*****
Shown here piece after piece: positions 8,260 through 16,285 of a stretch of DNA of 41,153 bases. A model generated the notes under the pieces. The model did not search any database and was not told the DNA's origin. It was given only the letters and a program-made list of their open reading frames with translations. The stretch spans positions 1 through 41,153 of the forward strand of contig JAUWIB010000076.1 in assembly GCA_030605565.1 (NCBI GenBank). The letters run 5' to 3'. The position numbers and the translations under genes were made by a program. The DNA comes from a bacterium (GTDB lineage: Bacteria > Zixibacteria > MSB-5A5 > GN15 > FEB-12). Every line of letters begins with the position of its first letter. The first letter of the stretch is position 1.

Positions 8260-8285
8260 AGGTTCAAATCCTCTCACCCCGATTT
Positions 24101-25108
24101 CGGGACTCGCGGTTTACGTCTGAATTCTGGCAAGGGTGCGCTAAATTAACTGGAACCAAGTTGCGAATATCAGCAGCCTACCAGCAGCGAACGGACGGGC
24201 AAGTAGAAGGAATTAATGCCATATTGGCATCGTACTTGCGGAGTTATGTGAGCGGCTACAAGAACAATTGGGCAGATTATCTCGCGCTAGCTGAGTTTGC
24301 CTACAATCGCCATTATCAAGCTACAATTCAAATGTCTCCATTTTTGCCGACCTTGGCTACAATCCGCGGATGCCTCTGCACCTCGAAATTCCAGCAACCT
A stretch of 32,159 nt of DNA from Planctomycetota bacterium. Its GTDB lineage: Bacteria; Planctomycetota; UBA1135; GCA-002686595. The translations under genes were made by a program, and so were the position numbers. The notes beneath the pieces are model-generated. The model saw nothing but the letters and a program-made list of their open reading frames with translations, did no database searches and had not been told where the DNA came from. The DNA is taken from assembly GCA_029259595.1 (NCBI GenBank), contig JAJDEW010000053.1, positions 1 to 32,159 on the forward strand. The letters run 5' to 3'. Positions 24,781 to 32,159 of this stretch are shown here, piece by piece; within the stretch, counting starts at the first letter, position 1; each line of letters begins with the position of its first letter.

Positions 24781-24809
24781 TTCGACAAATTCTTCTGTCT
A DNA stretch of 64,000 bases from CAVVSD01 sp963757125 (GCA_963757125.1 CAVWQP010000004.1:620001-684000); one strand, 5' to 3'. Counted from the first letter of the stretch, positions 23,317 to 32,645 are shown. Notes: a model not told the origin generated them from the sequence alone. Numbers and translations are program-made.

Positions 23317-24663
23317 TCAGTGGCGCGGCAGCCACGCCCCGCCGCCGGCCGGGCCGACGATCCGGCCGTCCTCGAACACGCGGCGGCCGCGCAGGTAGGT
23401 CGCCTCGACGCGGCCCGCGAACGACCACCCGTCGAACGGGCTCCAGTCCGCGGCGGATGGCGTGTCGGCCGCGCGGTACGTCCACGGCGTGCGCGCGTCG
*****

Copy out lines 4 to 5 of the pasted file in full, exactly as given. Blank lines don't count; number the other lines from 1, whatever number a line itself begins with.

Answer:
Positions 24101-25108
24101 CGGGACTCGCGGTTTACGTCTGAATTCTGGCAAGGGTGCGCTAAATTAACTGGAACCAAGTTGCGAATATCAGCAGCCTACCAGCAGCGAACGGACGGGC